Finally, relieve your child’s fear by allowing them to tell you what will comfort them, even if it sounds dumb. Let them lock the door or window, if they are afraid of someone coming. Give them a night light, if the dark is causing problems. Let them tell you what will make them feel safe and if it’s reasonable let it happen. Obviously there are some realistic boundaries, and if something comes up that is unrealistic, give them a better option.

There is no doubt about that life is scary, and there are realistic fears in this world. We cannot protect or keep every fear away from children, but we can help them know that there is comfort, and there is peace in this world as well.

What kind of tips do you have with dealing with fears? If it is constructive, let me know if the comments below.

Photo Credit: Medo / Fear by xaimex via Flickr (Creative Commons)

2 Important Tips When Potty Training Your Child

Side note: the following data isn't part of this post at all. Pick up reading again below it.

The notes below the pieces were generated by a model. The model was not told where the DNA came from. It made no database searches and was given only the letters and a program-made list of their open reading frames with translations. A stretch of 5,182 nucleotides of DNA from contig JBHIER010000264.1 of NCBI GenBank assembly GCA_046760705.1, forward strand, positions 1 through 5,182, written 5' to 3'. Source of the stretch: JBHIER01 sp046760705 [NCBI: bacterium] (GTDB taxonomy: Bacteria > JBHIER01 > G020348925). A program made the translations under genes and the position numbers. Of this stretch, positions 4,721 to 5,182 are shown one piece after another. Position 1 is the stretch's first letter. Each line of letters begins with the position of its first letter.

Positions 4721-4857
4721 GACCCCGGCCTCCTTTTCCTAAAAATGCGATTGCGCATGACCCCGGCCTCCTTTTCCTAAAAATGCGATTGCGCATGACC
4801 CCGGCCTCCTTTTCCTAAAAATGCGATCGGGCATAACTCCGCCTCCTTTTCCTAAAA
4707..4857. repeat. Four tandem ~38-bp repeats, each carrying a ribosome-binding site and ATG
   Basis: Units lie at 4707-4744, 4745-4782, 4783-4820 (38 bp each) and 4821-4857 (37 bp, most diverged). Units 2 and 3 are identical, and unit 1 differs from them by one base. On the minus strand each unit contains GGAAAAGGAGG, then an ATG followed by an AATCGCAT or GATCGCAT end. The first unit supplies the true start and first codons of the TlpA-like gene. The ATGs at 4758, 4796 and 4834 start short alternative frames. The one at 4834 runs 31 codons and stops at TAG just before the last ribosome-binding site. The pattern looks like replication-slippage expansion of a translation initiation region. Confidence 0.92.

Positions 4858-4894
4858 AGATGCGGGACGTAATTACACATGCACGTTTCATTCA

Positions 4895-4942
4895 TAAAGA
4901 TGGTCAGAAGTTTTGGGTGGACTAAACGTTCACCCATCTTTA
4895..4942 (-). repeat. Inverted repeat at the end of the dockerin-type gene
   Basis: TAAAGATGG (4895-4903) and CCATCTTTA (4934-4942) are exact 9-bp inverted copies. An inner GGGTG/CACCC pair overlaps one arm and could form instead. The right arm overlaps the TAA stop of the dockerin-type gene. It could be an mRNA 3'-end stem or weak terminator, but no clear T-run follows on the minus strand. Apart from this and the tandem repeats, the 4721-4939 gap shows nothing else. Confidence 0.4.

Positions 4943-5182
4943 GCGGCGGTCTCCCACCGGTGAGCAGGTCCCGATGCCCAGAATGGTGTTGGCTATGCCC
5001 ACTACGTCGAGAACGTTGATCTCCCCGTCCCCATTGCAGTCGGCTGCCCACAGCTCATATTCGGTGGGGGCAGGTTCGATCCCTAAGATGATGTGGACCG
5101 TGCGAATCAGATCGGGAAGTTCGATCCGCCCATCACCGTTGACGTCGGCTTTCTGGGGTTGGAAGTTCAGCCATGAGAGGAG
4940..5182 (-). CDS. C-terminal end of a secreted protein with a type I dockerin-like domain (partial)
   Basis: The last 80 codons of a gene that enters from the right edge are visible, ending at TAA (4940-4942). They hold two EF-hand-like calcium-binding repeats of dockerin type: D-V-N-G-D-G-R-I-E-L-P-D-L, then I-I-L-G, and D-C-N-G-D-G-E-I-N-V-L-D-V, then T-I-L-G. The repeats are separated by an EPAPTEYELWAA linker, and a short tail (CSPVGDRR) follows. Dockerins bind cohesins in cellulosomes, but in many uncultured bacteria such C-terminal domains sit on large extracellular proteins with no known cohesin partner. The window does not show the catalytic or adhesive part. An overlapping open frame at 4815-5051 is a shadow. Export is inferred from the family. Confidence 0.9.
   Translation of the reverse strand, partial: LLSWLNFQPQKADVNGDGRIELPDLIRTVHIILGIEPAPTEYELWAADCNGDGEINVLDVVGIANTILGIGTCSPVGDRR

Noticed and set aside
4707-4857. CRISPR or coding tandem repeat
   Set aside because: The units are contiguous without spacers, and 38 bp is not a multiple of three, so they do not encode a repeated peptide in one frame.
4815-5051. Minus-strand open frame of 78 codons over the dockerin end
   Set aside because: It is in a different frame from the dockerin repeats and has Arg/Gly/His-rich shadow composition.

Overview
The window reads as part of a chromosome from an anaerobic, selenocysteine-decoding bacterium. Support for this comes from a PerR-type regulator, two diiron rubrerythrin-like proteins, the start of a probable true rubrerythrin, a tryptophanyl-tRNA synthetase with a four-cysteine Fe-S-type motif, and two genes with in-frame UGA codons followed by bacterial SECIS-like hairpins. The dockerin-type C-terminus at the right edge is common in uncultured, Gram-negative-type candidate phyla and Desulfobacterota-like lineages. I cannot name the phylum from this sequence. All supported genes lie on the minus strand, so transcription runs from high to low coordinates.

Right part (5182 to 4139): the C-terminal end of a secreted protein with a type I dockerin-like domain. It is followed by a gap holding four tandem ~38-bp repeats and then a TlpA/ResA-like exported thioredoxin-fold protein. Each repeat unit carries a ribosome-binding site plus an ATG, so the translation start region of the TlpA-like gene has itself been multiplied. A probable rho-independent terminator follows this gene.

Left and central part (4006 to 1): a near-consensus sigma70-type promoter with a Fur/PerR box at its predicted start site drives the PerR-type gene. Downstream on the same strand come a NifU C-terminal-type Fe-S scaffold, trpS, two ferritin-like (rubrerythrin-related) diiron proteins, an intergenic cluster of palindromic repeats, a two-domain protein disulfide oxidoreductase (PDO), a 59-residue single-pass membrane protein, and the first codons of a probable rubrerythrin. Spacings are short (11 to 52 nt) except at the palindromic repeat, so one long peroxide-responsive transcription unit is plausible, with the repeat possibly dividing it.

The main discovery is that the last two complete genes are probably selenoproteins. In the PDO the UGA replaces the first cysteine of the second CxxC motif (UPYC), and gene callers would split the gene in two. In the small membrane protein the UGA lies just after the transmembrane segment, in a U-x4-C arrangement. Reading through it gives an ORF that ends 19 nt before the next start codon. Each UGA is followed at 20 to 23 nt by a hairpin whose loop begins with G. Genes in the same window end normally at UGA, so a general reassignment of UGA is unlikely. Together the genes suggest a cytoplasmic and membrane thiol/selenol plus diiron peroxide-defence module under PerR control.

There are many milestones that you will have with your family, especially during the preschool years. To name a few, you will see them be born, eat solid foods, get their first-hair cut, and their first food that makes them have a weird face that grandparents love to record. But none in my opinion is more exciting than potty training! Saying goodbye to diapers, you think wouldn’t be that exciting, but you would be wrong. The idea that you don’t have to buy diapers anymore, that you can use that money for something else than being defecated in, is such a great feeling.